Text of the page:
I think having a defined “allowed” and “not allowed” list has meant that I’m able to still have my quality of life but also have clear areas where I shouldn’t be spending. Heaven forbid I do an Alfie Deyes £1 challenge.



I genuinely think this week went quite well. The delivery driver’s have probably been grateful too. The slight debacle with the journal has highlighted to me that some un-essential purchases do feel essential. Nobody desperately needs a £15 hardback journal to write their daily brain dump, but it is such a positive part of my life that it almost feels as necessary as filling a car with petrol.

Of course, I’ve still spent money. I’ve bought food, I’ve bought a return bus ticket, I’ve had direct debits coming out of my account – but I suppose I’d count this as “inactive” purchases. Food is needed to live off, and I have never been one to buy frequent takeaway or unnecessary food shops. I’ve previously whittled down my direct debits, so I know that I only have the actual essential outgoings (phone contract, laptop insurance etc), rather than pointless app subscriptions etc.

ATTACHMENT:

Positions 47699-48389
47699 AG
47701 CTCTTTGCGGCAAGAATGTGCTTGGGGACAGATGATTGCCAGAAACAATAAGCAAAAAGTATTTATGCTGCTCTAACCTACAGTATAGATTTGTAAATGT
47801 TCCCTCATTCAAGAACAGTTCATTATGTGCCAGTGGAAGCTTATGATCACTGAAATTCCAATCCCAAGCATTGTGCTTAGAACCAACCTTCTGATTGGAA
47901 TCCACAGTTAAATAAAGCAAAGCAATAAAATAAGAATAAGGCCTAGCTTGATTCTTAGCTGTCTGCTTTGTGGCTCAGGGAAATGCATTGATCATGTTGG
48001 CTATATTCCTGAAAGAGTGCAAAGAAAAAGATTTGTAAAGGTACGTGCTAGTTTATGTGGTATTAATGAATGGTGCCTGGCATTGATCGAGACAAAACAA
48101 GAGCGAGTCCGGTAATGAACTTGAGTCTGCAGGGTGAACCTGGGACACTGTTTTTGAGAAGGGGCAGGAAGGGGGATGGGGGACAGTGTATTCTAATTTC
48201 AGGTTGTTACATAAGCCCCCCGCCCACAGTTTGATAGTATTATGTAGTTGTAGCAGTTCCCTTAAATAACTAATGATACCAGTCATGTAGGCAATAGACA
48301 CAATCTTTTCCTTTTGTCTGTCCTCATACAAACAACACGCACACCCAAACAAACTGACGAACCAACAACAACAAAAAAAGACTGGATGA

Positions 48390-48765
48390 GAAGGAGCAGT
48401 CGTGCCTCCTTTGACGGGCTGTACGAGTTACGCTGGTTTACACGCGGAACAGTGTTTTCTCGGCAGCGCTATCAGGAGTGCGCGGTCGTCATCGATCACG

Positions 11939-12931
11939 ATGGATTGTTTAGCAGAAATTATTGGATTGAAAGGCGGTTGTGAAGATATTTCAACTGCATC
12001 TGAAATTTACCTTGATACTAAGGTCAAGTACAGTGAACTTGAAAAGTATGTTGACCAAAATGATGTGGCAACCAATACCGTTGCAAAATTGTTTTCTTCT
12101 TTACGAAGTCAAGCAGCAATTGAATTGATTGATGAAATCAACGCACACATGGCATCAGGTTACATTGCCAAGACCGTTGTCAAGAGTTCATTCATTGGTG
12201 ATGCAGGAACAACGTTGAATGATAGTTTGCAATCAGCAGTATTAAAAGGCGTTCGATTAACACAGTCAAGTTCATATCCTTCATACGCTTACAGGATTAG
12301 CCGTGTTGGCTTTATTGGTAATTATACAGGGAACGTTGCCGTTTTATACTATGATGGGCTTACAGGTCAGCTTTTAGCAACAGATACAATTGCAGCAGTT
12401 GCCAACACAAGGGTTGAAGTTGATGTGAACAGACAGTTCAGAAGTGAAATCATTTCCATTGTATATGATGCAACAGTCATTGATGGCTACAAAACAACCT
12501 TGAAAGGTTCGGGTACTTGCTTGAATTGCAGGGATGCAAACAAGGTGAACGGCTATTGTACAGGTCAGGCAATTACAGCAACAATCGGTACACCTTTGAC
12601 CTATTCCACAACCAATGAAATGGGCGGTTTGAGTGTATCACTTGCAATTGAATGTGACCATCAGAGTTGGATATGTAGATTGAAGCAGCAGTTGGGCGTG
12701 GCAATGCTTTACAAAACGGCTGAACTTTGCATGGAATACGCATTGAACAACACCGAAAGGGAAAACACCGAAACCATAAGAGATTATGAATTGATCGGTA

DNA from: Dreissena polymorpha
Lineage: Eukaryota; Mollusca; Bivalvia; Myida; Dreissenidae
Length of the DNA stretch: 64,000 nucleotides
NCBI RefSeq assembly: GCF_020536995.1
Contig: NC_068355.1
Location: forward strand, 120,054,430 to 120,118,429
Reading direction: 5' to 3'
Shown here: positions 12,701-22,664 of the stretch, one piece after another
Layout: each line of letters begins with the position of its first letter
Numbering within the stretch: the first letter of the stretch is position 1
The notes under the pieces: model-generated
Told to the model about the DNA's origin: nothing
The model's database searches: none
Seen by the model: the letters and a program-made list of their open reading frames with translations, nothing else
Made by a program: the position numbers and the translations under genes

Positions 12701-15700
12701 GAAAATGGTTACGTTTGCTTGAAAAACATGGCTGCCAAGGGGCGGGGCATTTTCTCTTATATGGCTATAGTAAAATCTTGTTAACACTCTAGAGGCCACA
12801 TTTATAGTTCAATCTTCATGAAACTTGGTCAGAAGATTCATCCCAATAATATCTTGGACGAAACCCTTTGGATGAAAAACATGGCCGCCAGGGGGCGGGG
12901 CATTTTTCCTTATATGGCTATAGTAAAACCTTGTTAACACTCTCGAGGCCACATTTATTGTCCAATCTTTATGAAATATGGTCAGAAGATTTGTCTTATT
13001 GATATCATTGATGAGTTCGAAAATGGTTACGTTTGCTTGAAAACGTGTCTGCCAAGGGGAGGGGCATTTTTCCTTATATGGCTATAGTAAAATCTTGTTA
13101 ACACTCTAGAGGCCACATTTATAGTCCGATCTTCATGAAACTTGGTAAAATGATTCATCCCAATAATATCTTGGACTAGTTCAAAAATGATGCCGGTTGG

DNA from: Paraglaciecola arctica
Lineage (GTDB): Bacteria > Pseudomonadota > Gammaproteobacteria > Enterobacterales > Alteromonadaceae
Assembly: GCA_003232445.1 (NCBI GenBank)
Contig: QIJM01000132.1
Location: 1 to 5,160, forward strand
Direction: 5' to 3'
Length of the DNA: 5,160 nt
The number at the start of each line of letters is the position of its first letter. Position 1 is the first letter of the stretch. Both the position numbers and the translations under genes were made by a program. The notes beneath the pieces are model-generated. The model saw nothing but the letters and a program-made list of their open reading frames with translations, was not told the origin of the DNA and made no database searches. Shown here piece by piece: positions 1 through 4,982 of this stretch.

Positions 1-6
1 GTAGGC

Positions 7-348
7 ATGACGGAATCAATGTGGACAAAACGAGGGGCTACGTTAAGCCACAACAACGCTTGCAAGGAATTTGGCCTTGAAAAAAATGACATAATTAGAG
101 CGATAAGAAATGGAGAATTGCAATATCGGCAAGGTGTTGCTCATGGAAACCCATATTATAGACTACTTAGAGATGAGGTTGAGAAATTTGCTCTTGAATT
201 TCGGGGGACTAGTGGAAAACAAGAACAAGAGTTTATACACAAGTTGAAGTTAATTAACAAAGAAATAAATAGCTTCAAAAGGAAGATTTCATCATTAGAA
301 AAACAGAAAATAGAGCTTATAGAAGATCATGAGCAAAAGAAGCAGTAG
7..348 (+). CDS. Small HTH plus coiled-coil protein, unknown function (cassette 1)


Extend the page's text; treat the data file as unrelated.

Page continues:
This first week has also lead me to exercise the pause. The pause between seeing/thinking of an item and then actually hitting purchase. It’s strange to think just how blindly I will see something online or think of something and just instantly buy it. Taking time to stop has really highlighted that I don’t need half of the stuff that I think I do.

Let’s see what week two holds!